Grimm Reaper Grimm Reaper is offline
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There was no order to halt, the panzers stopped because on reaching the sea they had to make the decision as to whether to throw their full weight north against the BEF plus the Belgians and several French divisions or south against the bulk of the French army.

That delay was vital to the British as an otherwise identical state of affairs only 3-4 days earlier would have cut the number of troops evacuated by nearly two-thirds.
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  #39  
Old June 26th, 2009, 09:16 PM
Astrodragon Astrodragon is online now
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Yes they are also the ones who have taken the time to read their history books aswell. ... Or should I say they read history from both sides. Hitler made it clear through out the 1930s the last thing he wanted to do was to attack the UK and force the British Empire into the arms of America etc. He genuinely believed he could convince them to remain out of his racial war and ultimately join him in his crusade against the American lead Jewish conspricy etc etc.

All these actions, Dunkirk , BoB and Sealion were part of his clumsy attempt to frighten/convince/bully the British out of the war. Thats why its called 'Hitlers war'. So the only reason that makes Operation Sealion 'impossible' is because Hitler never wanted it to happen in the first place.

Given how badly every one misunderstood the effectiveness of modern warfare...including the Germans, they probably could have pulled of Sealion , just based on incompetance alone....it might have been a race to see who mirco meddled the fighting the most Hitler or Churchill. The British were only slightly more mentally prepared for war than the French were and would have folded once the main battle came to their shores.

The Number of people who believe the BEF defense of Dunkirk and the counter attacks at Arras were great British actions are probably equal to the number of people who believe Sealion was impossible in the first place. The british fighting experiences during this time are just embarrasing to read. They were just not ready for the effort that was required. Months later Churchill admitted privately that it was 'the worst british military defeat in 400 years'.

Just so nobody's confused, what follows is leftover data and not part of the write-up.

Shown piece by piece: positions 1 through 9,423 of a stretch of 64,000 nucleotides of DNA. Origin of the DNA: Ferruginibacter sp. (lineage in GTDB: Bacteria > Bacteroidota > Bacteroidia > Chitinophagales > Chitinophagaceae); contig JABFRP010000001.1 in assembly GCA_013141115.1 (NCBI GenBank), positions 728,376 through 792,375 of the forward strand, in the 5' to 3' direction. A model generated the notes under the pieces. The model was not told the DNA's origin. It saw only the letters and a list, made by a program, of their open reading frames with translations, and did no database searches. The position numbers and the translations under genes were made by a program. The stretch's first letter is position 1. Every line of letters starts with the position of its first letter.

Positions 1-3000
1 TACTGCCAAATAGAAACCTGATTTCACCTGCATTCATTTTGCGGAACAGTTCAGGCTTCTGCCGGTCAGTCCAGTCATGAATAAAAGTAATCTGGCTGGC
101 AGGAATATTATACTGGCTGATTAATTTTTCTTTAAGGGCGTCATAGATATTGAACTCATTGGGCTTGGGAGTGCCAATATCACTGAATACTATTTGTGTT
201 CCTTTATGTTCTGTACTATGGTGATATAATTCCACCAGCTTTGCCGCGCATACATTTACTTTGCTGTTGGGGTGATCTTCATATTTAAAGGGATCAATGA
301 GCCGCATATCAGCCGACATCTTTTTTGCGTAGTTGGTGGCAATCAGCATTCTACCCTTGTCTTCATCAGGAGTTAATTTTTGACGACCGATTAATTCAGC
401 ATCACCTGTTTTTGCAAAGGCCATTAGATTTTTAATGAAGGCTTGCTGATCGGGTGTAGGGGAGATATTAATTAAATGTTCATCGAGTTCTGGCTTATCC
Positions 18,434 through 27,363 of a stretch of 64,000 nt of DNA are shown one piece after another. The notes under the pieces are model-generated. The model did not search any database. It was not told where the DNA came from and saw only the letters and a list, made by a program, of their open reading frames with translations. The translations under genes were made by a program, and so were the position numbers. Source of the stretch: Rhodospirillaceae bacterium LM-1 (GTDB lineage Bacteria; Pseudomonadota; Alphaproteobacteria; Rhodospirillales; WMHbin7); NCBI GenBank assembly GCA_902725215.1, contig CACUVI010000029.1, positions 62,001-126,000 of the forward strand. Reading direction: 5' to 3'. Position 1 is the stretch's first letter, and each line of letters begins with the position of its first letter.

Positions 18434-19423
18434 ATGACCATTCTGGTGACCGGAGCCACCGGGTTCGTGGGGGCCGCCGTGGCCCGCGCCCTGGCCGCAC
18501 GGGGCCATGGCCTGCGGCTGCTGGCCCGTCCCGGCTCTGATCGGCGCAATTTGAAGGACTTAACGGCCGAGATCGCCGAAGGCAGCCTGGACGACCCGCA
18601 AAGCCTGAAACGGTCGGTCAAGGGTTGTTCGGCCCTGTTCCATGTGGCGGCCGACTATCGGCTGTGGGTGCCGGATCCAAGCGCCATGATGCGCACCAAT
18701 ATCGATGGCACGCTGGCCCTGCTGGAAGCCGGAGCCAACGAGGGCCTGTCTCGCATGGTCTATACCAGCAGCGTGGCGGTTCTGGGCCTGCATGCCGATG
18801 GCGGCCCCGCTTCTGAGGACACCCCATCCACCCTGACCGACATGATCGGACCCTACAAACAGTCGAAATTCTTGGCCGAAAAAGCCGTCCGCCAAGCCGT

The German tank units were at 50% of strength when the halt order was issued. Immediatly efforts were underway to reverse this decision ,but the order was held for political reasons. After a few days the Tank strenght returned to 70% of strenght with repairs and they were ready to resume fighting.

Its only post war military science interpretation that allows these kinds of revisionsts histories to be writen. Their is nothing in German doctrine that demands that an offensive is to be halted when X amount of units are lost. The absolute first thing German doctrine was based on was delegating such decision making to the commander at the scene and not impose decisions from above. If the troops think they can do it , let them try. The Germans viewed warfare as a artform not Rocket Science. Thats why most people don't understand them. Westerners focus on minor factors like bean counting supplies and weapons etc and pay lip service to critical factors like morale and doctrine and leadership etc.
Ah, so halving the strength of the tanks army wasnt a reason for stopping to fix stuff? fascinating how willing some people are to go on till the last man or tank.

Viewing warfare as an art form? Utter rubbish. Lets see some real data to show the germans thought this!!
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  #40  
Old June 26th, 2009, 09:18 PM
Astrodragon Astrodragon is online now
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To be precise, the British didn't evacuate 50k over open beaches.
Most men were evacuated from the small port Dunkirk had.

To be even more precise, not from the harbor itself, which was very small as that was on fire most of the time thanks to the Luftwaffe, but from the eastern mole (breakwater) stretching into the sea.

On the beaches several units improvised 2 or 3 breakwaters themselves from abandoned trucks.
Oh, picky picky....
Open beaches as in no port - the port of Dunkirk was bombed and unusable, the mole was just that, a mole..
But yes, you're quite correct.